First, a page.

This article was originally published on TipRanks.com
California-based HP (HPQ) provides personal computing, printing, and related products and services. It recently acquired a startup called Teradici to enhance its solutions to the hybrid-work environment.
With this in mind, we used TipRanks to take a look at the latest financial performance and newly added risk factors for HP. (See Top Smart Score Stocks on TipRanks)
Q4 Financial Results
HP reported revenue of $16.7 billion for the fourth quarter of Fiscal 2021 ended October 31, exceeding the consensus estimate of $15.4 billion. Revenue was $15.3 billion in the same quarter last year. It posted adjusted EPS of $0.94 versus $0.62 in the same quarter last year and beat the consensus estimate of $0.88.
HP distributed $219 million in dividends and repurchased $1.8 billion of shares during Q4. It ended the quarter with $4.3 billion in cash. (See HP stock charts on TipRanks).
According to the new TipRanks Risk Factors tool, HP’s main risk category is Finance and Corporate, representing 38% of the total 32 risks identified for the stock. The company recently updated its profile with five new risk factors.
HP cautions investors that its share repurchase program may be suspended or canceled at any time. Moreover, changes in tax laws, cash flow, and stock price may affect the timing of the repurchases. Although the share repurchase program is intended to enhance long-term shareholder value, HP cautions that this may not be achieved.
In addition to Teradici, HP has also recently acquired HyperX to strengthen its gaming products business. It may make more acquisitions in the future. Although acquisitions are part of its business strategy, HP cautions investors that it may not achieve the anticipated benefits of the acquisitions. In addition to acquiring other businesses, HP may also divest businesses that no longer align with its objectives. However, it cautions that finding buyers for the businesses may be difficult, and it may end up selling them at less desirable prices.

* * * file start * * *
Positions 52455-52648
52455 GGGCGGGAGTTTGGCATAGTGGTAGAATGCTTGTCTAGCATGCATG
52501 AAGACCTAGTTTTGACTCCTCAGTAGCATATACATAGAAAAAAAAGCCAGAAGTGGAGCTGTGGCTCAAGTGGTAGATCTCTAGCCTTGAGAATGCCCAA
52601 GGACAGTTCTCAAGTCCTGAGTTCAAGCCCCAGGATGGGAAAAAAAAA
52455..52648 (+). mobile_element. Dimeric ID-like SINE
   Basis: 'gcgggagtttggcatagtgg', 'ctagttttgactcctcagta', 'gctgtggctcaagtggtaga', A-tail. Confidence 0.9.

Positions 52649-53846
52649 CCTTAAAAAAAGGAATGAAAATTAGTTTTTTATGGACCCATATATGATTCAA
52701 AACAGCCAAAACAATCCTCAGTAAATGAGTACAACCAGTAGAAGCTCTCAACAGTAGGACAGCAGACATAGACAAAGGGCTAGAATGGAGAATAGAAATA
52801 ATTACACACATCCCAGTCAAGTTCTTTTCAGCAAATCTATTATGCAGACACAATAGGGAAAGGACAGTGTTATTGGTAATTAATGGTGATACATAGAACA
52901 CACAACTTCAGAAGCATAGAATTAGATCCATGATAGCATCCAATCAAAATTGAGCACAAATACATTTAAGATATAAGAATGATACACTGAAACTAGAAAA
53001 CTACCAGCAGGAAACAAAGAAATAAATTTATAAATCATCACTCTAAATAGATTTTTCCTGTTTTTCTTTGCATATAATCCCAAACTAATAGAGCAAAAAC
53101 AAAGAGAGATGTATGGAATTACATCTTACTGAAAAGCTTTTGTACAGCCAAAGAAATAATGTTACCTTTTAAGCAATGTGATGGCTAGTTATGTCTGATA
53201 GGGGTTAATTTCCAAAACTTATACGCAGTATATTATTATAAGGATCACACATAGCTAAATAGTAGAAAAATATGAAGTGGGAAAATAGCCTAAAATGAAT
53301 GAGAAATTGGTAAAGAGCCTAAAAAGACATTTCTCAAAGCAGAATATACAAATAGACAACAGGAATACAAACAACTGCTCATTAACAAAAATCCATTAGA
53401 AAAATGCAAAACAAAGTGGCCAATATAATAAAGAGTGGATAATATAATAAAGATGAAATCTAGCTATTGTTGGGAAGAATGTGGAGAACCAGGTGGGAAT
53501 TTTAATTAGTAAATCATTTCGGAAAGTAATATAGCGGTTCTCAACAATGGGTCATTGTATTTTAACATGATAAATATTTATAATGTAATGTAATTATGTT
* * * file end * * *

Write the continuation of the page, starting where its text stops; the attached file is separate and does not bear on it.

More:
HP tells investors that it has been experiencing component shortages and that the problem may continue during 2022. It cautions that component shortages could increase its costs and hinder its ability to meet the demand for its products. HP further informs investors that it relies on contract manufacturers to produce many of its products, and cautions that these manufacturers may decide to end their business agreements. If that happens, HP warns that the relationships with its customers may be damaged, and its sales and profitability may decrease.
The company informs investors that climate change may have a long-term impact on its business. It mentions that extreme weather events may damage the critical infrastructure that its business relies on and disrupt its operations. HP also cautions that failure to meet its climate goals could damage its reputation.
The Finance and Corporate risk factor’s sector average is 40%, compared to HP’s 38%. HP’s stock has gained about 48% year-to-date.
Following HP’s Q4 earnings report, Wells Fargo analyst Aaron Rakers reiterated a Hold rating on HPQ stock and raised the price target to $35 from $30. Rakers’ new price target suggests 3.93% downside potential.
Consensus among analysts is a Hold based on 2 Buys, 5 Holds, and 1 Sell. The average HP price target of $35.50 implies 2.55% downside potential from current levels.